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The perks of group cycling? Too many to count.

Five years ago I was out for an early-morning ride when I bumped into a group of cyclists near Woods Hole. We talked about the typical biking things that cyclists talk about: How far are you riding, how fast are you riding, and where are you from? Even though back then I was “summer folk’’ and they were year-rounders, this chatty band of bikers invited me to join them the following weekend for what they called their “Old Guys Like Dana” ride.

The OGLD, as they call it, is named after Dana Miskell, who organizes the ride and happens to be 61 years old. I don’t think 61 is old, and Dana certainly does not ride like an old guy. But I am one of the newest members of the group and am just happy to be included, so I don’t argue the name.

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The OGLD ride runs on Sunday mornings year-round, just as long as the roads are not too icy and it’s not raining too hard (lightning does cancel the ride, but only because some of us still have steel bikes).

What do I like about riding in a group? For one, there’s safety in numbers. Motorists are more likely to see us, and if your bike breaks down, chances are that someone in the group will be able to help you out. There is also power in numbers, as the slipstream of the cyclist in front of you lets you go further and faster, mostly because of aerodynamics, but also because we are a competitive lot who want to keep up with our fellow riders.

Riding with a group means you will explore new routes on old Cape Cod and learn where to get a good midride snack or a postride drink.

But best of all, riding in a group means you will make friends with people who share your passion that you otherwise might never have met. As my friend Mark once said, “This is the highlight of my week. I love the ride, but I really love the midride break, where we hang out and shoot the breeze. No agenda, no nonsense, just a bunch of nice people spending time together.”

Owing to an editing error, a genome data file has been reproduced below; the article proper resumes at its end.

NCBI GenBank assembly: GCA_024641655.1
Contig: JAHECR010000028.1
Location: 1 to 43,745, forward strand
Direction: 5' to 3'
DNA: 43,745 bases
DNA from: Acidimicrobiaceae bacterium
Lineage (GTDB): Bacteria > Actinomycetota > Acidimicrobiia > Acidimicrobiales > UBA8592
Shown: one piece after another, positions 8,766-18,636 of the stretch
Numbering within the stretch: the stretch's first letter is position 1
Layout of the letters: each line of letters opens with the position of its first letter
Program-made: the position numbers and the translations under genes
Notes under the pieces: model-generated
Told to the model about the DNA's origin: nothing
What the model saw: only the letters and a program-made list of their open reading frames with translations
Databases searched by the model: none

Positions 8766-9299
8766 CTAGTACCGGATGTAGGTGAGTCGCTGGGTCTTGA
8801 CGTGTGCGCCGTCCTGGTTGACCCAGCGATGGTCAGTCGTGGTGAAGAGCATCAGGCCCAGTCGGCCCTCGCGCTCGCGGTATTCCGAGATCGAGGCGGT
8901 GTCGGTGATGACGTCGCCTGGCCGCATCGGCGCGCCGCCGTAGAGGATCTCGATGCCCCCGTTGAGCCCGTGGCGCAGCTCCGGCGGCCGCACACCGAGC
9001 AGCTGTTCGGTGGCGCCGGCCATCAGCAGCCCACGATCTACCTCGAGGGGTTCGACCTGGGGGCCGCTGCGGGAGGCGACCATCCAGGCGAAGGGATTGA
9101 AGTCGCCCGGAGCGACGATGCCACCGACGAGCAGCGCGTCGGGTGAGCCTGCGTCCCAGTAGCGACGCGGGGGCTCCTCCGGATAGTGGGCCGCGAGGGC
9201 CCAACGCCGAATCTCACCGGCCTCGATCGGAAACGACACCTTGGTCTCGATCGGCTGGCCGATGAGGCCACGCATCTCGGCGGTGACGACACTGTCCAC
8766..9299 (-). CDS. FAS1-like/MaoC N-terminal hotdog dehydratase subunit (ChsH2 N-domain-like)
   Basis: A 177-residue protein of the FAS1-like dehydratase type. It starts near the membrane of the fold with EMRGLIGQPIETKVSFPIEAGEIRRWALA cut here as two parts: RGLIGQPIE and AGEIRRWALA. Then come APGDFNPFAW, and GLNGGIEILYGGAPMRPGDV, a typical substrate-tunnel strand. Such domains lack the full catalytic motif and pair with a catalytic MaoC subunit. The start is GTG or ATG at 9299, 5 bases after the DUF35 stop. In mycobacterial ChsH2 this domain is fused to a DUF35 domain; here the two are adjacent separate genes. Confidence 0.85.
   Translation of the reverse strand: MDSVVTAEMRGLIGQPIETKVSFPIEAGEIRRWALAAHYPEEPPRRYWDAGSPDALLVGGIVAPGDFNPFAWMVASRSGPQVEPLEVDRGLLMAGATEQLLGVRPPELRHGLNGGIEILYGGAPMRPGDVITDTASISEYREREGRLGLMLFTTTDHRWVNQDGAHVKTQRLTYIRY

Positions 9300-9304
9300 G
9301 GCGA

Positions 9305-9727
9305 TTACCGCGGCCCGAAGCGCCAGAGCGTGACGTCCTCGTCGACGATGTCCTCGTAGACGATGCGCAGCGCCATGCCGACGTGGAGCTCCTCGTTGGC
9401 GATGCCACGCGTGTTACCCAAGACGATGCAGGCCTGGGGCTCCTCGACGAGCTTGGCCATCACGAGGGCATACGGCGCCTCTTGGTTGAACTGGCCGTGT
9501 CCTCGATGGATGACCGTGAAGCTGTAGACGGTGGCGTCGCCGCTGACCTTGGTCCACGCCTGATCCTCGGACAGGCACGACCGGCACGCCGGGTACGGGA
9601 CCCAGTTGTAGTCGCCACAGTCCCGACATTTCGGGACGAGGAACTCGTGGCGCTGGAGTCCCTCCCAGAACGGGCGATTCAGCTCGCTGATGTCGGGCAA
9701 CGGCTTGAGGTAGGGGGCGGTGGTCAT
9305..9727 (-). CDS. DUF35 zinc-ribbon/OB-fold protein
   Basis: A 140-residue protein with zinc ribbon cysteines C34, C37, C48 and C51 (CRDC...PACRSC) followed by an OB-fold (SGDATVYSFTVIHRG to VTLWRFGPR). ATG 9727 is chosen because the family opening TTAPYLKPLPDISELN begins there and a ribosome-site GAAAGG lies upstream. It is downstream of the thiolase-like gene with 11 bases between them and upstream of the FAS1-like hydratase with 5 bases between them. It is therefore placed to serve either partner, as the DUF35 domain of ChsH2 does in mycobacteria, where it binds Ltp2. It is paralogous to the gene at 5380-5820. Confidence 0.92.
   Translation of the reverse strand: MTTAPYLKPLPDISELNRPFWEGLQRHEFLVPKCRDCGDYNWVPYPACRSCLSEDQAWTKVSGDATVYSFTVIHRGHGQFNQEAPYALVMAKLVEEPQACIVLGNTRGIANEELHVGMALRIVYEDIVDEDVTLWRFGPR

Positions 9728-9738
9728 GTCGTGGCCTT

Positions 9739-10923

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I am not a morning person, and I struggle to get to the starting line of the OGLD ride by 7 a.m. But I do, week in and week out, both for the chance to hang out with this group of nice people and for the opportunity to win the bolt.

Like I said, cyclists can be competitive.

The bolt is six inches long and weighs about eight ounces. Eric found it several years ago lying in the road during an OGLD ride. The bolt is awarded to the cyclist who distinguishes himself during the ride. Trey once got the bolt for cracking his wheel on the last hill of our ride. I got the bolt for coming in second on that same hill last summer. For one week I felt like I was the keeper of the Stanley Cup.

Our group ride follows the same three or four routes yet it never gets boring. For one, we are on Cape Cod, and the views and the vistas are stunning. Also, because I am not constantly trying to figure out what turn to take, I can focus on the important things, like how fast I’m going and if I will ever catch Doug as he sprints up the hill.

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If you happen to be riding around Cape Cod and come upon a group of cyclists, make sure to ask before jumping in. Usually the group is happy to have a new member, both for the company and for the help with sharing the load.

If you are a regular, introduce yourself and be friendly to any new member of your group ride. Remember, you were once new, too.

And whether you are a visitor or a year-round resident of Cape Cod, if you are looking to join a group, check out the Cape Cod Cycling Club’s website for a listing of sponsored rides.

Lance Armstrong may have cheated, but he was right about at least one thing: It’s not about the bike, it’s all about the ride. Once a week, if only for a few hours, I am in cycling heaven as I race around the back roads of Cape Cod, hanging with my friends and trying to win the bolt one more time.

Jonathan Simmons can be reached at JonathanSimmons@me.com.